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Venous Thromboembolism Prophylaxis in Orthopedic Surgery

Slide: 23 of 30

Patient or Surgical Characteristics That May Affect the Risk of Venous Thromboembolism

Sixteen randomized controlled trials (N = 1,777), seven controlled observational studies (N = 18,152), and four nested observational studies (N = 2,469) evaluated the impact of patient, surgical, or postsurgical characteristics on the risk of venous thromboembolic or bleeding outcomes. All 16 randomized controlled trials evaluated surgical characteristics and were published as full-text manuscripts. Six trials compared general with regional anesthesia, one trial compared spinal with epidural anesthesia, three trials evaluated cemented arthroplasty techniques, three trials evaluated aspects of tourniquet use during surgery, two trials evaluated limb positioning, and one trial evaluated tissue fibrin adhesive. Six trials enrolled patients who had total hip replacement surgery (n = 773 patients), nine trials enrolled patients who had total knee replacement surgery (n = 964 patients), and one trial enrolled patients who had hip fracture surgery (n = 40 patients). The earliest trial was published 1981 and the most recent in 2008. The duration of followup ranged from the postoperative time period to 1 year. One trial was funded by industry, two trials were funded by government or foundations, two trials were funded by government or foundations and industry, two trials were unfunded, and seven trials did not disclose a funding source.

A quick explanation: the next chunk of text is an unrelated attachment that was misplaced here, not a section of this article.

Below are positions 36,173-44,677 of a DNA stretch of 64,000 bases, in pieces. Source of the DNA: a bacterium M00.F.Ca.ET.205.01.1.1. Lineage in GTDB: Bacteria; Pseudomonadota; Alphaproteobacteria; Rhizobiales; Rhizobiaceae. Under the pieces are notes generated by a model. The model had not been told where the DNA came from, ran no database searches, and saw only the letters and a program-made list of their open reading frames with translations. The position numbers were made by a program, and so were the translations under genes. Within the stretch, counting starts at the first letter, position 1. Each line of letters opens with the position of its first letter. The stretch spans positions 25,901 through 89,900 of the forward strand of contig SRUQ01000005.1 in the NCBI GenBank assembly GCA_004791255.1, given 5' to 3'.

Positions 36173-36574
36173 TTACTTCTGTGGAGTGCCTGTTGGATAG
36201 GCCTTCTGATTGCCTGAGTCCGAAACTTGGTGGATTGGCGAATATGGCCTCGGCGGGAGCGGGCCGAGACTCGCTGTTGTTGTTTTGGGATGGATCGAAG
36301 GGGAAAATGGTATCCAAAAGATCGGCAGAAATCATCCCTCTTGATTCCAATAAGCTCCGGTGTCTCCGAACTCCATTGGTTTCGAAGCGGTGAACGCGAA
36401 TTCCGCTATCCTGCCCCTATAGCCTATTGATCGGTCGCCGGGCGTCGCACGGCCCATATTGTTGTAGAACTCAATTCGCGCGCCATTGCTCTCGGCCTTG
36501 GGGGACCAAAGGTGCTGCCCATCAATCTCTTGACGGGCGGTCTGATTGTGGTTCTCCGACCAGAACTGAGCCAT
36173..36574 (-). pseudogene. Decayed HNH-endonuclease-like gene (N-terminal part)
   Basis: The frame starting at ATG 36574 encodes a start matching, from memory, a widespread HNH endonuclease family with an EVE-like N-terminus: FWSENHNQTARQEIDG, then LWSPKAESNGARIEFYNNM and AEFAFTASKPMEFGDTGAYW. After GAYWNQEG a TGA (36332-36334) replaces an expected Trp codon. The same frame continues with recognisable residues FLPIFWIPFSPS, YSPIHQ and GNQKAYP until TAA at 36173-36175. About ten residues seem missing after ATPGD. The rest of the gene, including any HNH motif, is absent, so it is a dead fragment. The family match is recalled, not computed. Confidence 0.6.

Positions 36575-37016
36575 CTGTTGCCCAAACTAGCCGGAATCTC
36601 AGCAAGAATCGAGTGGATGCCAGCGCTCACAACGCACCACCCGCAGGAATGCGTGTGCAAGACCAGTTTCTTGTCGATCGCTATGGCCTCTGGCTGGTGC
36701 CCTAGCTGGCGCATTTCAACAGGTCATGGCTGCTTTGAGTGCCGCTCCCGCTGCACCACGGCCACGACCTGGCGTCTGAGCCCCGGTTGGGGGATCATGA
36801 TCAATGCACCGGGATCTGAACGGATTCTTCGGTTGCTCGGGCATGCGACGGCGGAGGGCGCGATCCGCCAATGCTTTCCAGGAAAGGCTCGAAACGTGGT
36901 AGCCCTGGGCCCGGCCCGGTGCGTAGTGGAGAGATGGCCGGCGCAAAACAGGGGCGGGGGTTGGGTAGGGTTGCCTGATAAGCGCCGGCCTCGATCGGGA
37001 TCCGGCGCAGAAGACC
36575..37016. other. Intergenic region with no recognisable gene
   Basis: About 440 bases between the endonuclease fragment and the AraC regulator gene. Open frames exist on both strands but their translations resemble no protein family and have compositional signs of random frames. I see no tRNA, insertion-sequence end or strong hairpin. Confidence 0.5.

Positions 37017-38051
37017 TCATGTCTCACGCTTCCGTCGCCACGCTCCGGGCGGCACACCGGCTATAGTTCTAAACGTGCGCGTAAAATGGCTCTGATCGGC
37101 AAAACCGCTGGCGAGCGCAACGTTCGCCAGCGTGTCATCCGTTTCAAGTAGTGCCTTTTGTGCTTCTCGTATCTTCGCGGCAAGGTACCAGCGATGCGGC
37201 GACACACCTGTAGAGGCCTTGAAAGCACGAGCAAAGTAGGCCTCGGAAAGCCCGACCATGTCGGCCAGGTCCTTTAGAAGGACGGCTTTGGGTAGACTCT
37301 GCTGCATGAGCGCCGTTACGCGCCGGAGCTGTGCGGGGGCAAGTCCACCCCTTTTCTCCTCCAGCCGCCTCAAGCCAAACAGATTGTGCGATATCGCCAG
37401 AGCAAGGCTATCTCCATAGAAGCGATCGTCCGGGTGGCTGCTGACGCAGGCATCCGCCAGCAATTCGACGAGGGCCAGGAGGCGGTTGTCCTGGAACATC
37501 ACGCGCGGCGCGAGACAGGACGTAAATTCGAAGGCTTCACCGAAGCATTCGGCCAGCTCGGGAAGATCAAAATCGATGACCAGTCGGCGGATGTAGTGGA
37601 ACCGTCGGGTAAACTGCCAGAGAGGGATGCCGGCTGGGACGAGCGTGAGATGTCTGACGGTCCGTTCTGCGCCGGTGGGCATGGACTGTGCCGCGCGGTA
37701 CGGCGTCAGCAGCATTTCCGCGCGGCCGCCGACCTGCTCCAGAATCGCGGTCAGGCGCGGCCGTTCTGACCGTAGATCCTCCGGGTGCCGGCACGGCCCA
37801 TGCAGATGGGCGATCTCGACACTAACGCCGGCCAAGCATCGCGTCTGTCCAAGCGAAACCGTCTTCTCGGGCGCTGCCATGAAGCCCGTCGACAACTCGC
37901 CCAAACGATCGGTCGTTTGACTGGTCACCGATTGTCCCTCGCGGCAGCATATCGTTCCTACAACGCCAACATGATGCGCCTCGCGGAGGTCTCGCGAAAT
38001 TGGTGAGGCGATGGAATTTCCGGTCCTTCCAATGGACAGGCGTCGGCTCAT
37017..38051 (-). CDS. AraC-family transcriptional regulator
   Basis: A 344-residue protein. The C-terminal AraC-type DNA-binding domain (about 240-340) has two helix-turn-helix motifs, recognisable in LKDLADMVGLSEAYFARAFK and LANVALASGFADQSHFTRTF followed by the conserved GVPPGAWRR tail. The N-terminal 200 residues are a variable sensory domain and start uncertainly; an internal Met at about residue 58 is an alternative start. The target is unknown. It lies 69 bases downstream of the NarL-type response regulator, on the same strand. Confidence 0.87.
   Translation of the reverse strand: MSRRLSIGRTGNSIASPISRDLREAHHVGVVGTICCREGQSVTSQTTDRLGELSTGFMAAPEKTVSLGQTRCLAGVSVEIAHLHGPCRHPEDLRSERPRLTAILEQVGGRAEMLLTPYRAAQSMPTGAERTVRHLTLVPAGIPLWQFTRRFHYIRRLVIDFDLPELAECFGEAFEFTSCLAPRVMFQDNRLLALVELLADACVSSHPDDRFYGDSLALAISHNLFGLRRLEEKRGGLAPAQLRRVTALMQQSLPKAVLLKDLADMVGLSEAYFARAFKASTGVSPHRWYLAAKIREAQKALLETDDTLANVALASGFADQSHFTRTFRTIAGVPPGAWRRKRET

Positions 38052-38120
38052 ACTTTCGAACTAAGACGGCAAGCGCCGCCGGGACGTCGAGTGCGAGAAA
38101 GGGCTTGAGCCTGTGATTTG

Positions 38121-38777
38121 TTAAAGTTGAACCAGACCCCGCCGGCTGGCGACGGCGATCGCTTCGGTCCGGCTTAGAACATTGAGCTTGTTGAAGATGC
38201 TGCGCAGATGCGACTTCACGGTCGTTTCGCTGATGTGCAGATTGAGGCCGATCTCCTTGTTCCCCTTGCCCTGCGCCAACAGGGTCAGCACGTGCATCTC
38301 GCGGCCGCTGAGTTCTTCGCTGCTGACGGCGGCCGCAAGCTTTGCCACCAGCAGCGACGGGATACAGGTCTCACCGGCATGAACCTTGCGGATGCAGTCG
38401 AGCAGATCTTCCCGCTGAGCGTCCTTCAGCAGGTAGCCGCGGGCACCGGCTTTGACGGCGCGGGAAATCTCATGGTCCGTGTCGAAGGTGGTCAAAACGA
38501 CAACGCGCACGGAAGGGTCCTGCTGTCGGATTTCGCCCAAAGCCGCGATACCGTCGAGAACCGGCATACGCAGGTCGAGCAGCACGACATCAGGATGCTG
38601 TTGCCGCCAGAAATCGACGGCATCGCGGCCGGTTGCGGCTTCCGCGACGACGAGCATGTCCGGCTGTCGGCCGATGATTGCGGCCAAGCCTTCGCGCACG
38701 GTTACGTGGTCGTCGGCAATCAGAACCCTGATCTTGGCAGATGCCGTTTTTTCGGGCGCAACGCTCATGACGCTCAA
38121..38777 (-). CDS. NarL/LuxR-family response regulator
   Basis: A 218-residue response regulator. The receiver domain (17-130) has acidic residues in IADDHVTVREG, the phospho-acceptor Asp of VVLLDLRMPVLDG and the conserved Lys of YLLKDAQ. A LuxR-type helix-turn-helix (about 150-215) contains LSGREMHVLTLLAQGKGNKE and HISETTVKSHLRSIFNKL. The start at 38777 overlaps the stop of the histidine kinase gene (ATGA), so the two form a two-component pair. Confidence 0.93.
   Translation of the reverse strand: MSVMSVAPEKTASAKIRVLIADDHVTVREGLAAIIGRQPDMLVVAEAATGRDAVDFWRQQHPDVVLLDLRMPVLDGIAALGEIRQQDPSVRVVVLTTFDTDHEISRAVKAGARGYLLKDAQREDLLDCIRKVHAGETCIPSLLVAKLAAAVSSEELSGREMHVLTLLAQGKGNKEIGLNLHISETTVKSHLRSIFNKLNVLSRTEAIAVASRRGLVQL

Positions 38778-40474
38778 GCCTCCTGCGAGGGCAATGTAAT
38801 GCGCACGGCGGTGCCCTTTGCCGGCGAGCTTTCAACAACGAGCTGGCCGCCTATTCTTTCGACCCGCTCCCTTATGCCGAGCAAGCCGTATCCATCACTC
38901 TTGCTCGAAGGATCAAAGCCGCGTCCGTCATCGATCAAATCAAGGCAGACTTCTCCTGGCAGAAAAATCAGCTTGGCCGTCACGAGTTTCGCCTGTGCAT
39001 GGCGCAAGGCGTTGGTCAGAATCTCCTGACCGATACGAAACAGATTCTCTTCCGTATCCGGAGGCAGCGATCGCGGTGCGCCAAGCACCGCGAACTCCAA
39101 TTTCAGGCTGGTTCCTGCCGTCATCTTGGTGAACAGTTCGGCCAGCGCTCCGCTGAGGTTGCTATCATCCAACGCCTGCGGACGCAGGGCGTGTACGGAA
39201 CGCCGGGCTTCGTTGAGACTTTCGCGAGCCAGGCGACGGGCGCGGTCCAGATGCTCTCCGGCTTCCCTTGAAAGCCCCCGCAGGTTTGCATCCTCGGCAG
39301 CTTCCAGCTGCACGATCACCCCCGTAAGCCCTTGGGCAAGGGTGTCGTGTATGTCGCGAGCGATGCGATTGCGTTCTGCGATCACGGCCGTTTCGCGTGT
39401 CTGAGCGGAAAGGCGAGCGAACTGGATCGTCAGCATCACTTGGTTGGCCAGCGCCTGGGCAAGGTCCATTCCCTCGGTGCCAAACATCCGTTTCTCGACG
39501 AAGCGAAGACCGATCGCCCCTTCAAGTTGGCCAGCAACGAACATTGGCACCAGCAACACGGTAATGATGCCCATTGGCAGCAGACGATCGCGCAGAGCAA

The mean age of patients ranged from 54.9 to 73.9 years. Females represented from 37.5 to 81.0 percent of the enrolled population. Mean weight ranged from 68.7 to 100 kilograms. History of venous thromboembolism ranged from 0 to 10 percent. Other baseline characteristics were scarcely reported. Eight studies exclusively evaluated patients who have had primary surgery. Mean hospital length of stay was reported in four trials and ranged from 10.4 to 12.7 days. Mean duration of surgery ranged from 51 to 161.3 minutes.